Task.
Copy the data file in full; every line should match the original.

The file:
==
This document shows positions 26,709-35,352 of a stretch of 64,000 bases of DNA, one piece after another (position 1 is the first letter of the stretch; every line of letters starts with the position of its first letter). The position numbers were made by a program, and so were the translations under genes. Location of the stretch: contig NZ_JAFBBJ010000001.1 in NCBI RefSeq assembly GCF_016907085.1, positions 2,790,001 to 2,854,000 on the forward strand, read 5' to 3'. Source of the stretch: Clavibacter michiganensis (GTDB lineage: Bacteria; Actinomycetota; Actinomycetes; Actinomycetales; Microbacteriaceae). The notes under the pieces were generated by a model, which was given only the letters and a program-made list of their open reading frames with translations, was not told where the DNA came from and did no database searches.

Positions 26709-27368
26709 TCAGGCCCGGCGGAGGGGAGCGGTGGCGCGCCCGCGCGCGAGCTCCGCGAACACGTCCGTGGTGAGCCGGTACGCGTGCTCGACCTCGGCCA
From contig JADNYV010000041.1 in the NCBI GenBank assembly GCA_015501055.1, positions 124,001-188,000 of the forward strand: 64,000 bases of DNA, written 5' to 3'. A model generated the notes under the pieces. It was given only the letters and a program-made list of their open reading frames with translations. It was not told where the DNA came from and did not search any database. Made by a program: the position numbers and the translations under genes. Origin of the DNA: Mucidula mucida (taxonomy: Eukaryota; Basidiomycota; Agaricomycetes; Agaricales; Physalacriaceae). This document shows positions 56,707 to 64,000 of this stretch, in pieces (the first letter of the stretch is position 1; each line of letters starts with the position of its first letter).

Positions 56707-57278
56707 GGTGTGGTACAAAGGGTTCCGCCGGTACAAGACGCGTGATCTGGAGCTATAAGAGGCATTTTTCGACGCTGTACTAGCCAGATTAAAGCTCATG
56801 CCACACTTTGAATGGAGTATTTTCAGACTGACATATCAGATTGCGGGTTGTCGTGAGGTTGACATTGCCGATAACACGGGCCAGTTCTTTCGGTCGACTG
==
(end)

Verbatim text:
This document shows positions 26,709-35,352 of a stretch of 64,000 bases of DNA, one piece after another (position 1 is the first letter of the stretch; every line of letters starts with the position of its first letter). The position numbers were made by a program, and so were the translations under genes. Location of the stretch: contig NZ_JAFBBJ010000001.1 in NCBI RefSeq assembly GCF_016907085.1, positions 2,790,001 to 2,854,000 on the forward strand, read 5' to 3'. Source of the stretch: Clavibacter michiganensis (GTDB lineage: Bacteria; Actinomycetota; Actinomycetes; Actinomycetales; Microbacteriaceae). The notes under the pieces were generated by a model, which was given only the letters and a program-made list of their open reading frames with translations, was not told where the DNA came from and did no database searches.

Positions 26709-27368
26709 TCAGGCCCGGCGGAGGGGAGCGGTGGCGCGCCCGCGCGCGAGCTCCGCGAACACGTCCGTGGTGAGCCGGTACGCGTGCTCGACCTCGGCCA
From contig JADNYV010000041.1 in the NCBI GenBank assembly GCA_015501055.1, positions 124,001-188,000 of the forward strand: 64,000 bases of DNA, written 5' to 3'. A model generated the notes under the pieces. It was given only the letters and a program-made list of their open reading frames with translations. It was not told where the DNA came from and did not search any database. Made by a program: the position numbers and the translations under genes. Origin of the DNA: Mucidula mucida (taxonomy: Eukaryota; Basidiomycota; Agaricomycetes; Agaricales; Physalacriaceae). This document shows positions 56,707 to 64,000 of this stretch, in pieces (the first letter of the stretch is position 1; each line of letters starts with the position of its first letter).

Positions 56707-57278
56707 GGTGTGGTACAAAGGGTTCCGCCGGTACAAGACGCGTGATCTGGAGCTATAAGAGGCATTTTTCGACGCTGTACTAGCCAGATTAAAGCTCATG
56801 CCACACTTTGAATGGAGTATTTTCAGACTGACATATCAGATTGCGGGTTGTCGTGAGGTTGACATTGCCGATAACACGGGCCAGTTCTTTCGGTCGACTG